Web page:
In a study on patients with temporomandibular joint pain, subjects were randomly assigned to 600mg ibuprofen 3 times daily for 2 weeks or 300mg PEA twice daily for 2 weeks. The PEA group experienced significantly greater decrease in pain.14 Another study showed that mice treated with morphine plus PEA were less prone to develop morphine tolerance compared with animals on morphine alone.15 This suggests that PEA combined with an opioid could decrease the risk of tolerance and addiction.

Honokiol has been identified as the second compound that could approach pain reduction from a different aspect to provide deeper, complementary, more consistent relief. It operates in the central nervous system to affect how pain is perceived. It binds to GABA receptors, GABA being a neurotransmitter inducing calming, pain-dampening signals.16,17

Loss of GABA receptors and reduced GABA signalling is involved in the transition from acute to chronic pain, leaving the CNS exposed to continued stimulus from an old injury.18-20 Honokiol mimicks GABA actions, interfering with the chronic pain cycle by restoring a central natural pain-dampening effect. This is being followed up by pharmaceutical companies.21 Oral honokiol is quickly absorbed and distributed throughout the brain.22-24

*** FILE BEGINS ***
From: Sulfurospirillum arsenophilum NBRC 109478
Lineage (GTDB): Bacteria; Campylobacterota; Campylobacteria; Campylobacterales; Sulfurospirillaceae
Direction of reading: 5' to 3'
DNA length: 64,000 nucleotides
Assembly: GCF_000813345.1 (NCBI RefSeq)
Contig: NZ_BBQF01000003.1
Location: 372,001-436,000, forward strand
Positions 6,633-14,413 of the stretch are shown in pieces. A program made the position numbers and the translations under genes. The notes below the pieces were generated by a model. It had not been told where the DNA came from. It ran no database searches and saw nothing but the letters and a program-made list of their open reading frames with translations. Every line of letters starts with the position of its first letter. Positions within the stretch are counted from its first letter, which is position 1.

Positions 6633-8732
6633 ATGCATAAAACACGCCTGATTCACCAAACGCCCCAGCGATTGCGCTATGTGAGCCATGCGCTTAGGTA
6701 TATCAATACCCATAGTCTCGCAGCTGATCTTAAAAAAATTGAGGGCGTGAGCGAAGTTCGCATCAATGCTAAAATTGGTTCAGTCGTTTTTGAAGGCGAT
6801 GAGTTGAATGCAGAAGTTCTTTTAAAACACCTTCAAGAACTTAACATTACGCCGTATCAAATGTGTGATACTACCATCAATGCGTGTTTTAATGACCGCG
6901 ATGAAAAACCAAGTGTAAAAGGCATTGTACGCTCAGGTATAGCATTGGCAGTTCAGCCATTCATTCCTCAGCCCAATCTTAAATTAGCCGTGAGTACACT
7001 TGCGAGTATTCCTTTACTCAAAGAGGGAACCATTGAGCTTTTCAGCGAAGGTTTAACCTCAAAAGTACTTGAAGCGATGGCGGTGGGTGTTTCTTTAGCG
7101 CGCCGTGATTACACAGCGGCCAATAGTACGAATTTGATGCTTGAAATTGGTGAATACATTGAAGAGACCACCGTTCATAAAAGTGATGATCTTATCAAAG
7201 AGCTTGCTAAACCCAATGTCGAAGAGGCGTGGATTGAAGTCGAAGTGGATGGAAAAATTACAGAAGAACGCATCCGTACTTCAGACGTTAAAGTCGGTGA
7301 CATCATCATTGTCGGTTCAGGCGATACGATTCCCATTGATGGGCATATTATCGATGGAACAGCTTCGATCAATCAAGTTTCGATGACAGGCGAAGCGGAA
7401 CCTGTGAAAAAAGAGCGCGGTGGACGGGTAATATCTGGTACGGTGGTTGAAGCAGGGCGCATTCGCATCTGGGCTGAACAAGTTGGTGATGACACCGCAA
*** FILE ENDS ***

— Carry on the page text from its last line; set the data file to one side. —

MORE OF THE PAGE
An animal study has shown how capable honokiol is in its CNS pain-relieving action. Mice were injected with a variety of substances known to activate hyperalgesia receptors.25 Then they were treated with either honokiol or a control injection.

For each pain-inducing substance the mice were timed on how long they spent licking the painful site, longer licking meaning more severe pain perception. They were then timed on how long they took to withdraw their paw from a hot water bath. In each case, the honokiol-treated animals showed significant reductions in licking time, and significant increases in paw withdrawal time from the hot bath. These actions indicated a reduction in pain and demonstrated how honokiol can help break the chronic pain cycle.

By inference, a honokiol-PEA combination could provide a complementary dual action approach to chronic pain, without the risks seen with conventional analgesic drugs.

Chronic inflammation in the CNS may be involved in the pathogenesis of neurodegenerative conditions such as Parkinson’s and Alzheimer’s diseases. In a study of 30 advanced Parkinson’s patients being treated with levodopa, a cognitive test battery before and after receiving 1,200mg PEA daily for three months and 600mg daily for the rest of the year, found a significant and progressive reduction in both motor and nonmotor symptoms.26 PEA appears to have potential for some reversal of symptoms of chronic neurodegenerative diseases.

PEA is available in Europe under the trade name Normast® .  A PEA-Honokiol combination product is marketed as ComfortMAXTM by Life Extension Europe, the European division of Life Extension, an American food supplement company.